When most writers are asked why they write, the standard answer is "I have to" or some variant. One thing you will quickly learn about me is these types of answers never satisfy me. I always have to know why. In this case, why do I have to. There are as many answers to this as there are writers, but here's what I figured out.
After I got out of the "I want to be a faerie princess" stage, I wanted to be a paleoanthropologist. I loved the idea of working through the puzzle of human evolution. That is until I decided the actual field work was the last thing I wanted to do. Next I wanted to be a geneticist. I loved figuring out the puzzle of the human genome. Again, that is until I decided I hated lab work. Next came psychology. I loved puzzling through the human psyche. That is until I decided I would want to slap most of my clients.
The common thread is I love puzzles, but I hate what I have to do to collect the pieces. Not so with writing. Writing is one big puzzle, but I don't collect pieces. I create them. If X isn't working, I can toss it out or create something to make it work. I love the actual process of writing and love working with the pieces I create.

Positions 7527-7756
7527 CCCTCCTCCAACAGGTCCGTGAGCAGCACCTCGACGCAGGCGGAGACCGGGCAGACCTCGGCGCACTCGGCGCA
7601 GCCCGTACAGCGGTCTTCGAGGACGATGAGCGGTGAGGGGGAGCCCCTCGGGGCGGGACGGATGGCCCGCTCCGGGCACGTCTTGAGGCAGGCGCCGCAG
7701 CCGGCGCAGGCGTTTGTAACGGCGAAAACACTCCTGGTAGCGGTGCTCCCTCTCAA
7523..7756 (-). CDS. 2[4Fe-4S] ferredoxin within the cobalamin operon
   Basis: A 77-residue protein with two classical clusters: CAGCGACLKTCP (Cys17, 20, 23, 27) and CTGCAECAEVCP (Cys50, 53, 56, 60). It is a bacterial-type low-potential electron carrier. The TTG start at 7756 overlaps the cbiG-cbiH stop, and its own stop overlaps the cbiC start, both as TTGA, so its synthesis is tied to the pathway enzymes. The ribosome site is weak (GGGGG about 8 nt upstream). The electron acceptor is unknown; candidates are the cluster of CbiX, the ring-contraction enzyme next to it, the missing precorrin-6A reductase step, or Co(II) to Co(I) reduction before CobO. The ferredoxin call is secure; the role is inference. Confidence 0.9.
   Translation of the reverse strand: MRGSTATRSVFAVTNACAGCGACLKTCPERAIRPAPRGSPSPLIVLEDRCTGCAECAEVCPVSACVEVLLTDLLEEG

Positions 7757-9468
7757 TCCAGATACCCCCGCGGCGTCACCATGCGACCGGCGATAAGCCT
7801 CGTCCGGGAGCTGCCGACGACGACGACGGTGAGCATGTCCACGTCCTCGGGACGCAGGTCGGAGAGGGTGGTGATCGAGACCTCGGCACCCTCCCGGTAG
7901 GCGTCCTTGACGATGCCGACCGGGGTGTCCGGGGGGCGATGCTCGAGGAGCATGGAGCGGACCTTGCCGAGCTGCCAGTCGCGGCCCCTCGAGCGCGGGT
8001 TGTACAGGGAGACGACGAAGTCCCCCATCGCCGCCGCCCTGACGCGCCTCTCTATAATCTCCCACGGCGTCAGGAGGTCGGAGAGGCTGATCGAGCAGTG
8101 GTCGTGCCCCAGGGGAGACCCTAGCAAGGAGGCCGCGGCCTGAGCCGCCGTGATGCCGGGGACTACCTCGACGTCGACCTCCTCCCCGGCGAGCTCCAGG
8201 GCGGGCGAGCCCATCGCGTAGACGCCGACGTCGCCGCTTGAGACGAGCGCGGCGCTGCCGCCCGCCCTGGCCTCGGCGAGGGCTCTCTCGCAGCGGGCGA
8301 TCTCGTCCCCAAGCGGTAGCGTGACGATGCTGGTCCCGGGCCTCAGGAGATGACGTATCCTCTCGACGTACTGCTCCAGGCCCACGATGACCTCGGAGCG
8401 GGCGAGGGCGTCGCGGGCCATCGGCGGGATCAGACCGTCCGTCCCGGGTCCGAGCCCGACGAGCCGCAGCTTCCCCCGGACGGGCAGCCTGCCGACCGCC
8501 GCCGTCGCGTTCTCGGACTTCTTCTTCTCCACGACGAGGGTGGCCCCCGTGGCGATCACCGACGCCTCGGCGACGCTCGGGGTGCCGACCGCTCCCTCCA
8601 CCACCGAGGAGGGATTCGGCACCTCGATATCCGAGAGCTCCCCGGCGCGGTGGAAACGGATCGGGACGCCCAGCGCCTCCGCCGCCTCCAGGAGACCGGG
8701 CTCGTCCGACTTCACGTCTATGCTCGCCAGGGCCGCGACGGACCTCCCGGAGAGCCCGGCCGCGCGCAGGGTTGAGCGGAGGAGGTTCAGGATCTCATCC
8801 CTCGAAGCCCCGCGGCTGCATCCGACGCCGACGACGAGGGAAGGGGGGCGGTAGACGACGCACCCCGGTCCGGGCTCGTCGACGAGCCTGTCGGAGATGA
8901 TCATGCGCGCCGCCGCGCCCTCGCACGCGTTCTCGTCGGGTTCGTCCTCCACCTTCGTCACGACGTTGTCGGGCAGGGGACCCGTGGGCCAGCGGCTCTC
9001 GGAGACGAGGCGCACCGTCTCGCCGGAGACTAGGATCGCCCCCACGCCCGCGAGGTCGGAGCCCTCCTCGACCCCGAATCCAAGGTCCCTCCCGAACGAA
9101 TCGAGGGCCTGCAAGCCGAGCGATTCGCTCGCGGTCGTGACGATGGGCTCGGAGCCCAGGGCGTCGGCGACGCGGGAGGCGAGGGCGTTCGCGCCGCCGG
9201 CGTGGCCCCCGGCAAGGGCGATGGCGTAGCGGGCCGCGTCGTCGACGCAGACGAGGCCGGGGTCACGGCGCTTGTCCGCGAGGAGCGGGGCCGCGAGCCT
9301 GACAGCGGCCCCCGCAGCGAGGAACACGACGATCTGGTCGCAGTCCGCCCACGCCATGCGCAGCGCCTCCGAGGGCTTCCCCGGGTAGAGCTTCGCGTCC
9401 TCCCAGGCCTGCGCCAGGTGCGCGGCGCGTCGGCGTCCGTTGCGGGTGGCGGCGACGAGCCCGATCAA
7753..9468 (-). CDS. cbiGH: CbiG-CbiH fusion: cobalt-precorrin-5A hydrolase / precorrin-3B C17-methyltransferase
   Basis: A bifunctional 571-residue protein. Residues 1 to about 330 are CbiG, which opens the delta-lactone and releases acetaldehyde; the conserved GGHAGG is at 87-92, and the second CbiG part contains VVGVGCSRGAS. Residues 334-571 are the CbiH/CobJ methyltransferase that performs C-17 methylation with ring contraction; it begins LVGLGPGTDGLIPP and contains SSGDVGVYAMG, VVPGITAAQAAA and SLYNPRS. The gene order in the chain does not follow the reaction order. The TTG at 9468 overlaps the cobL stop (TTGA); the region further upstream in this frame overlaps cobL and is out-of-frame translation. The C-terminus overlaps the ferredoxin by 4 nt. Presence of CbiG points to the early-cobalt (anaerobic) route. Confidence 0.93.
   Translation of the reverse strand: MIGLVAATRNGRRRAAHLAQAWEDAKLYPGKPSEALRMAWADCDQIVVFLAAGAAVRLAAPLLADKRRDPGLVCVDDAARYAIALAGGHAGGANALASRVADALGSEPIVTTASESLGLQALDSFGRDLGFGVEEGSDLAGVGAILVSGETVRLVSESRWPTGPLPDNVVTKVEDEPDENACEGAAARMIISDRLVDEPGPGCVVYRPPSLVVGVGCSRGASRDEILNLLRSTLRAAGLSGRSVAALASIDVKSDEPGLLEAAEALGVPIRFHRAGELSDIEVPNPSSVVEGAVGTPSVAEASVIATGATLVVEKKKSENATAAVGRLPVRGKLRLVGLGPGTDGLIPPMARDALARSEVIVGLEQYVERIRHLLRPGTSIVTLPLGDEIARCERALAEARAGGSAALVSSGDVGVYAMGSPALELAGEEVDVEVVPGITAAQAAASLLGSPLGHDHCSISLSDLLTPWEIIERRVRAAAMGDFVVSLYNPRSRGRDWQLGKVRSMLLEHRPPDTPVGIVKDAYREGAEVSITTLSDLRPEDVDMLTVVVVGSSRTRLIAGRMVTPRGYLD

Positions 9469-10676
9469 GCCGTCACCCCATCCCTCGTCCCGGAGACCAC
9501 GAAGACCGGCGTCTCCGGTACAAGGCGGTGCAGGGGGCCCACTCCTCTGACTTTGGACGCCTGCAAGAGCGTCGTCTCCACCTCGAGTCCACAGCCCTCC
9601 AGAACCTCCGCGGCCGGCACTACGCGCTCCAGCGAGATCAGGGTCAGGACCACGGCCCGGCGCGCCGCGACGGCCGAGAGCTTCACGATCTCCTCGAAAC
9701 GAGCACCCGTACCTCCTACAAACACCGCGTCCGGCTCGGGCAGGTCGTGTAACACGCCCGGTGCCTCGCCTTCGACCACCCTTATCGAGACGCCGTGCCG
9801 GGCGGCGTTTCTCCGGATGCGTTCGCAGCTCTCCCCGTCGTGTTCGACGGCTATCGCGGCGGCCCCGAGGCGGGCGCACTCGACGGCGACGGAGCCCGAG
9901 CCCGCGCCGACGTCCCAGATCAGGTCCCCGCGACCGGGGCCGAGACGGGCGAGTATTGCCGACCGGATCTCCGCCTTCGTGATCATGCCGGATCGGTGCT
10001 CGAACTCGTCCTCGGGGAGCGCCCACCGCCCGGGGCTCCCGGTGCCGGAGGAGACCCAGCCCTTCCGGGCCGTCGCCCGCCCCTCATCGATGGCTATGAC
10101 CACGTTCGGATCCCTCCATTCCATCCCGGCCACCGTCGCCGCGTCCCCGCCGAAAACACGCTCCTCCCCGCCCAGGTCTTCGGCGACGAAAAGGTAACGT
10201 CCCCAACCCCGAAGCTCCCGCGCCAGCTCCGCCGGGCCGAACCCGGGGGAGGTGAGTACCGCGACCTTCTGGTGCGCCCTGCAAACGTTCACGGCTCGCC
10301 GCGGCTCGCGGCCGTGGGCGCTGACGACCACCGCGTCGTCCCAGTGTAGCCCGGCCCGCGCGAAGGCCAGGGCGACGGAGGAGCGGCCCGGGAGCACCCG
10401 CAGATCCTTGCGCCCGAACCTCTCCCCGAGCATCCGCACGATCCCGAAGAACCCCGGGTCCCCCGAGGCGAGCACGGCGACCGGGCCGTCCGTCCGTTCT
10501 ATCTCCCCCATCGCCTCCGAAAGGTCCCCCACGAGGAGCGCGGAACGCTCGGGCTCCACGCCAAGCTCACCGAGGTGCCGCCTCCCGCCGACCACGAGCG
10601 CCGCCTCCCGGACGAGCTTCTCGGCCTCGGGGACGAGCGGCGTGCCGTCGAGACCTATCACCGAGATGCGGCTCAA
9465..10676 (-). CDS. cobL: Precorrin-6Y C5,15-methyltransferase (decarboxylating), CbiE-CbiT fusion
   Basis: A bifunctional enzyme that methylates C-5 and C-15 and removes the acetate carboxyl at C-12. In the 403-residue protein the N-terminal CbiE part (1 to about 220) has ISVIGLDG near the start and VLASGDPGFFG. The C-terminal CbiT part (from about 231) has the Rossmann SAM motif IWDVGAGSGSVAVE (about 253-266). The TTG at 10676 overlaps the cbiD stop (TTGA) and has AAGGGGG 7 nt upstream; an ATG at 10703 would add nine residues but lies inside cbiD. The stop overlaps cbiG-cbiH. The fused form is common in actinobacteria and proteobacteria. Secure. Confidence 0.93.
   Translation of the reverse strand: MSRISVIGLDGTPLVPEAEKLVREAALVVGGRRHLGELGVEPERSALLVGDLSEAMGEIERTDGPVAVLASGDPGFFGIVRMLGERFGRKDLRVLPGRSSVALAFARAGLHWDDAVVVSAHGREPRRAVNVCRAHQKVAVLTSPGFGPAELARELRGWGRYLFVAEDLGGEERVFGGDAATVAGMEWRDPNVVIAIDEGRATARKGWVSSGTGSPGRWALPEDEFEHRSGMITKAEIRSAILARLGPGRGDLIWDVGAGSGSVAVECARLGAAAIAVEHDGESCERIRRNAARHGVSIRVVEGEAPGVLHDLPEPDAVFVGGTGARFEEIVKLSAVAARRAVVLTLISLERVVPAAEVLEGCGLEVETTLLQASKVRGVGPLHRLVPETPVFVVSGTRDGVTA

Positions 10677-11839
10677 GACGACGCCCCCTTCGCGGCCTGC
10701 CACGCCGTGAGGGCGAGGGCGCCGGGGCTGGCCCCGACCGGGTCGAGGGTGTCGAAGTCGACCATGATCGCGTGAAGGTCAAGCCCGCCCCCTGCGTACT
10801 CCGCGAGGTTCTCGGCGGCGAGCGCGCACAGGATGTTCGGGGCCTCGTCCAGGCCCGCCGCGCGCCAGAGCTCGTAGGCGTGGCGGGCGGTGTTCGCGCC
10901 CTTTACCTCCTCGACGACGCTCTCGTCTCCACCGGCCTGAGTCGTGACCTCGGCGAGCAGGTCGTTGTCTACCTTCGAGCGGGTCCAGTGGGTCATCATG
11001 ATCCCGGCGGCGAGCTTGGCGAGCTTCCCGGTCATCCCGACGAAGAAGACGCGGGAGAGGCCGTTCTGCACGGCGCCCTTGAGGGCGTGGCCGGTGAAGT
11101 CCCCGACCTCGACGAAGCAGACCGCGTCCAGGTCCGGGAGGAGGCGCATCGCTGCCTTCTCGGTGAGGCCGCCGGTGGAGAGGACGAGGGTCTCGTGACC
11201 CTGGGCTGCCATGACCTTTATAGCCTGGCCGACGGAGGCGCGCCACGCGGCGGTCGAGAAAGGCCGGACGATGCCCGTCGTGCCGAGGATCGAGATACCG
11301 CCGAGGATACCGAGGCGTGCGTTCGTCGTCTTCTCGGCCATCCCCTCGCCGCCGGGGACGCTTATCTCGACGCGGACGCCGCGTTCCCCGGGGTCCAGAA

Another common thread is I love puzzles that deal with our very humanity. That is what books are. They tap into our collective unconscious and touch us on a profound level. Writing is not just dealing with any puzzle. Storytelling is encoded in us and one of the things that makes us human.
I am a paleoanthropologist who studies what environmental pressures affect my story. I am a geneticist who explores the various building blocks of my story and sees the results of various combinations. I am a psychologist who need to understand my characters and why they act the way they do.